Earlier this week Michael Pershan was asked for ideas about how to introduce constructions. One suggestion was using patty paper:

It has been a while since our first Patty Paper Geometry project, so I thought we’d give it another try π

Flipping through the book last night I found a project in section 4.1 about finding the sum of angles in a polygon. I’d actually never seen this approach before and it looked really fun. We started with a triangle (and I’m sorry the pencil on the patty paper didn’t show up super well in the videos):

Next, as suggested by my younger son (and also in the book π ) we moved on to a quadrilateral:

Now we had a few conjectures and tried the same experiment with a pentagon to see if our conjectures held. It was pretty neat to hear the language (both in this video and in the last one) that the kids used to describe what was happening with the pentagon’s angles.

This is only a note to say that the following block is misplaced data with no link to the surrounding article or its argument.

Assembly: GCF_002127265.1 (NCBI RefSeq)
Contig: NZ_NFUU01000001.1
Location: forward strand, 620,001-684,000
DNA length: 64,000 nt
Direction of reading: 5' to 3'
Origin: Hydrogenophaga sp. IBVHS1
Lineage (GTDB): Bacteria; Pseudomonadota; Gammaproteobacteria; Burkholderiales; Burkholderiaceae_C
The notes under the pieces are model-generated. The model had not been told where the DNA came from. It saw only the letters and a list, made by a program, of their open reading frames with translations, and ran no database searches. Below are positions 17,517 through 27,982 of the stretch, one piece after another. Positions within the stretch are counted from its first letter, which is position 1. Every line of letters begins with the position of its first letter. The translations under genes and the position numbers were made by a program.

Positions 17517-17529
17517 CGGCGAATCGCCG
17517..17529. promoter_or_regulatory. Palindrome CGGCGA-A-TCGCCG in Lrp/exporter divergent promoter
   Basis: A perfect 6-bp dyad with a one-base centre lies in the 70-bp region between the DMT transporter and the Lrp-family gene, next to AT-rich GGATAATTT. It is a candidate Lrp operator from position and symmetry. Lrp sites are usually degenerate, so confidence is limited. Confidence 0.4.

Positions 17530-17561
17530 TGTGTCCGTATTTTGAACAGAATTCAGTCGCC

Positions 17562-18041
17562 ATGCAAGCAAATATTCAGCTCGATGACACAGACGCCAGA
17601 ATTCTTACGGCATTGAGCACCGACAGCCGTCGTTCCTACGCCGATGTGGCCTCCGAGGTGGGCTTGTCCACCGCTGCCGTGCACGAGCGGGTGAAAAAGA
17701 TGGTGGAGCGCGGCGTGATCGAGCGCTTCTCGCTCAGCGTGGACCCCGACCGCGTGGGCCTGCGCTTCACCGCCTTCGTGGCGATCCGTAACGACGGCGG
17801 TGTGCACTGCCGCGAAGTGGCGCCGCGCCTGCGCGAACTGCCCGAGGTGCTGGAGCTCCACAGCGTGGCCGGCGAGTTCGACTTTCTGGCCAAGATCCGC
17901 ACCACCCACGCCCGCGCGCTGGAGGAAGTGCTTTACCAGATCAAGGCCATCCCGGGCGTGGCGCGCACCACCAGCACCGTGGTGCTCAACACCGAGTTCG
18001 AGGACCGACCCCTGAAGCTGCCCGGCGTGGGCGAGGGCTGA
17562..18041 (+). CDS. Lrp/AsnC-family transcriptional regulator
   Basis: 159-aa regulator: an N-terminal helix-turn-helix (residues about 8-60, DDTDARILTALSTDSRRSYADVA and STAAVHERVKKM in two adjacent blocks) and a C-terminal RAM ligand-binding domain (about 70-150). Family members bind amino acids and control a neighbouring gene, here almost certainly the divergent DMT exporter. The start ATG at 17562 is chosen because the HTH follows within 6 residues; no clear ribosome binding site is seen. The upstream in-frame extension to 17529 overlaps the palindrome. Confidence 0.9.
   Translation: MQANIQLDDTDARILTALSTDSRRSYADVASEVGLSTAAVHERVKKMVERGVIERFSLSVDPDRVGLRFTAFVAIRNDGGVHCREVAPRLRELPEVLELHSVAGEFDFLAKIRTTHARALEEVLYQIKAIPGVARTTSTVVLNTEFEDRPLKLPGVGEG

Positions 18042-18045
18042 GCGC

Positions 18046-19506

With that patty paper exercise as preparation, we looked at a viral geometry problem from last week. Here’s one link about the problem:

VCE Further Mathematics β50 centβ question leaves Australian students confused

The problem gave the kids a bit of trouble – here’s their conversation about it:

I wanted the kids to puzzle about the problem a bit more, but they needed to head out the door, so I decided to simplify the picture for them so help them see what was going on:

So, a fun project. Using the patty paper to see why angles in a triangle add up to 180 degrees was really neat. As I said above, I’d never see the idea presented this way before. The extension to polygons with more sides was really natural and also led to some great conjectures from the kids.

I also enjoyed seeing the kids struggle with the 50 cent problem at the end. Not being around groups of kids working on math problems all that much, I usually have a difficult time knowing when (or why) problems will be difficult. Seeing the difficulty first had is always a great lesson.